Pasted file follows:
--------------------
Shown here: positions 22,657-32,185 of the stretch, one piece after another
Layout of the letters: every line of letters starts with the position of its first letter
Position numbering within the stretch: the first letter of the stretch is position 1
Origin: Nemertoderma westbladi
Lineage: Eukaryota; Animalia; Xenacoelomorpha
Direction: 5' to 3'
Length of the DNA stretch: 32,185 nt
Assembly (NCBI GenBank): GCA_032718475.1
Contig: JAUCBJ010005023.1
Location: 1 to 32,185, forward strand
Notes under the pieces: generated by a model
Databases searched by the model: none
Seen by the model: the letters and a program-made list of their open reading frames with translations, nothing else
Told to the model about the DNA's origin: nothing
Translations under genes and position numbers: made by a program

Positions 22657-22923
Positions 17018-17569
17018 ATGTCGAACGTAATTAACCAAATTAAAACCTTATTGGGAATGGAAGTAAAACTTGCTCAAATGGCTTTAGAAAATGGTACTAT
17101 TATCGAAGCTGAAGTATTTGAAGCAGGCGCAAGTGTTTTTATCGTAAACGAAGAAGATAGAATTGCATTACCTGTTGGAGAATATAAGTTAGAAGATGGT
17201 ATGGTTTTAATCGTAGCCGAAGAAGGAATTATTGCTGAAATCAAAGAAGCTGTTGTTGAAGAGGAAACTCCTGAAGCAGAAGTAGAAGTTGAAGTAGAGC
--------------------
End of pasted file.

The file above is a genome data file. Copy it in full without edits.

Shown here: positions 22,657-32,185 of the stretch, one piece after another
Layout of the letters: every line of letters starts with the position of its first letter
Position numbering within the stretch: the first letter of the stretch is position 1
Origin: Nemertoderma westbladi
Lineage: Eukaryota; Animalia; Xenacoelomorpha
Direction: 5' to 3'
Length of the DNA stretch: 32,185 nt
Assembly (NCBI GenBank): GCA_032718475.1
Contig: JAUCBJ010005023.1
Location: 1 to 32,185, forward strand
Notes under the pieces: generated by a model
Databases searched by the model: none
Seen by the model: the letters and a program-made list of their open reading frames with translations, nothing else
Told to the model about the DNA's origin: nothing
Translations under genes and position numbers: made by a program

Positions 22657-22923
Positions 17018-17569
17018 ATGTCGAACGTAATTAACCAAATTAAAACCTTATTGGGAATGGAAGTAAAACTTGCTCAAATGGCTTTAGAAAATGGTACTAT
17101 TATCGAAGCTGAAGTATTTGAAGCAGGCGCAAGTGTTTTTATCGTAAACGAAGAAGATAGAATTGCATTACCTGTTGGAGAATATAAGTTAGAAGATGGT
17201 ATGGTTTTAATCGTAGCCGAAGAAGGAATTATTGCTGAAATCAAAGAAGCTGTTGTTGAAGAGGAAACTCCTGAAGCAGAAGTAGAAGTTGAAGTAGAGC